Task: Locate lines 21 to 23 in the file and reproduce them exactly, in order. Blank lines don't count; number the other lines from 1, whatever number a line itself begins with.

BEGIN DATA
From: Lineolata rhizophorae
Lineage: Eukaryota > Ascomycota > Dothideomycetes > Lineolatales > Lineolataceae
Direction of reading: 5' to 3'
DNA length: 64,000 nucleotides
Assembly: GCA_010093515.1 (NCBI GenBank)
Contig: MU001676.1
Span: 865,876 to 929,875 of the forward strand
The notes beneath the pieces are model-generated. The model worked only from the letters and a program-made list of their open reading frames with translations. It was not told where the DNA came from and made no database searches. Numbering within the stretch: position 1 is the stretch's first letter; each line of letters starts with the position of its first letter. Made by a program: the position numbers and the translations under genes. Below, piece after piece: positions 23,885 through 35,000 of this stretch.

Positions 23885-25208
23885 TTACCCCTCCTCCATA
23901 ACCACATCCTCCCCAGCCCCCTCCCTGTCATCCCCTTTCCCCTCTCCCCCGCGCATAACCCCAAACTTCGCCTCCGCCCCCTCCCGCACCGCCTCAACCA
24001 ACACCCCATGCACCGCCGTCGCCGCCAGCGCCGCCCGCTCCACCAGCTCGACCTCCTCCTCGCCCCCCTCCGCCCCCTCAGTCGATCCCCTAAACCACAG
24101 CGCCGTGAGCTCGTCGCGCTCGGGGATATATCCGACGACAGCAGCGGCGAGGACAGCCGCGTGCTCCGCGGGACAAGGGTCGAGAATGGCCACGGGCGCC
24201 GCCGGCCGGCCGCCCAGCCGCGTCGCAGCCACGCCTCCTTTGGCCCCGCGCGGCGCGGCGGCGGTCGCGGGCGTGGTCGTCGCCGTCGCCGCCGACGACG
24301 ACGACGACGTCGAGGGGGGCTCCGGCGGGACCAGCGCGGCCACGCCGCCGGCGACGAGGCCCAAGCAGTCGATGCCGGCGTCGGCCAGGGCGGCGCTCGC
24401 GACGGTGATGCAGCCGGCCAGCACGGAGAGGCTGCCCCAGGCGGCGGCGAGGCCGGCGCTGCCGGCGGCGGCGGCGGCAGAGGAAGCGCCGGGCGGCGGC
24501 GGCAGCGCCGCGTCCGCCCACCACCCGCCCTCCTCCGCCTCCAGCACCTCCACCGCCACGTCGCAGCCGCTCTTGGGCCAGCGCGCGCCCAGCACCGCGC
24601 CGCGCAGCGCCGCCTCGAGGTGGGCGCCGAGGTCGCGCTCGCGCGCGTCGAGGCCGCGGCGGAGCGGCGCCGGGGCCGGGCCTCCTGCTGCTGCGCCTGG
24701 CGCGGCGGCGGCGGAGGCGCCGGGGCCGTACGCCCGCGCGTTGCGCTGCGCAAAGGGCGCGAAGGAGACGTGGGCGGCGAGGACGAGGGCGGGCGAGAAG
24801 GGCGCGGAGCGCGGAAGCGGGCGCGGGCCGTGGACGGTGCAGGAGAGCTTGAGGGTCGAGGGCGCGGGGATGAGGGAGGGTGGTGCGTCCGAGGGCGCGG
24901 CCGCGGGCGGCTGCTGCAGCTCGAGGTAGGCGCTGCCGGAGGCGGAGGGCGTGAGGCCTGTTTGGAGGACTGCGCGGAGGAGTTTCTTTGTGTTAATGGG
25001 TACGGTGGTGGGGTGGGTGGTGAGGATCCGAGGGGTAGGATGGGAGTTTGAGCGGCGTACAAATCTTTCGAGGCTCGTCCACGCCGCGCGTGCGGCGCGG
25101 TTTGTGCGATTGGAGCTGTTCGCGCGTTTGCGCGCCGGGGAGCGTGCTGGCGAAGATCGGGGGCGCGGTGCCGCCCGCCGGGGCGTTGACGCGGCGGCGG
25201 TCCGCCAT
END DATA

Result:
24901 CCGCGGGCGGCTGCTGCAGCTCGAGGTAGGCGCTGCCGGAGGCGGAGGGCGTGAGGCCTGTTTGGAGGACTGCGCGGAGGAGTTTCTTTGTGTTAATGGG
25001 TACGGTGGTGGGGTGGGTGGTGAGGATCCGAGGGGTAGGATGGGAGTTTGAGCGGCGTACAAATCTTTCGAGGCTCGTCCACGCCGCGCGTGCGGCGCGG
25101 TTTGTGCGATTGGAGCTGTTCGCGCGTTTGCGCGCCGGGGAGCGTGCTGGCGAAGATCGGGGGCGCGGTGCCGCCCGCCGGGGCGTTGACGCGGCGGCGG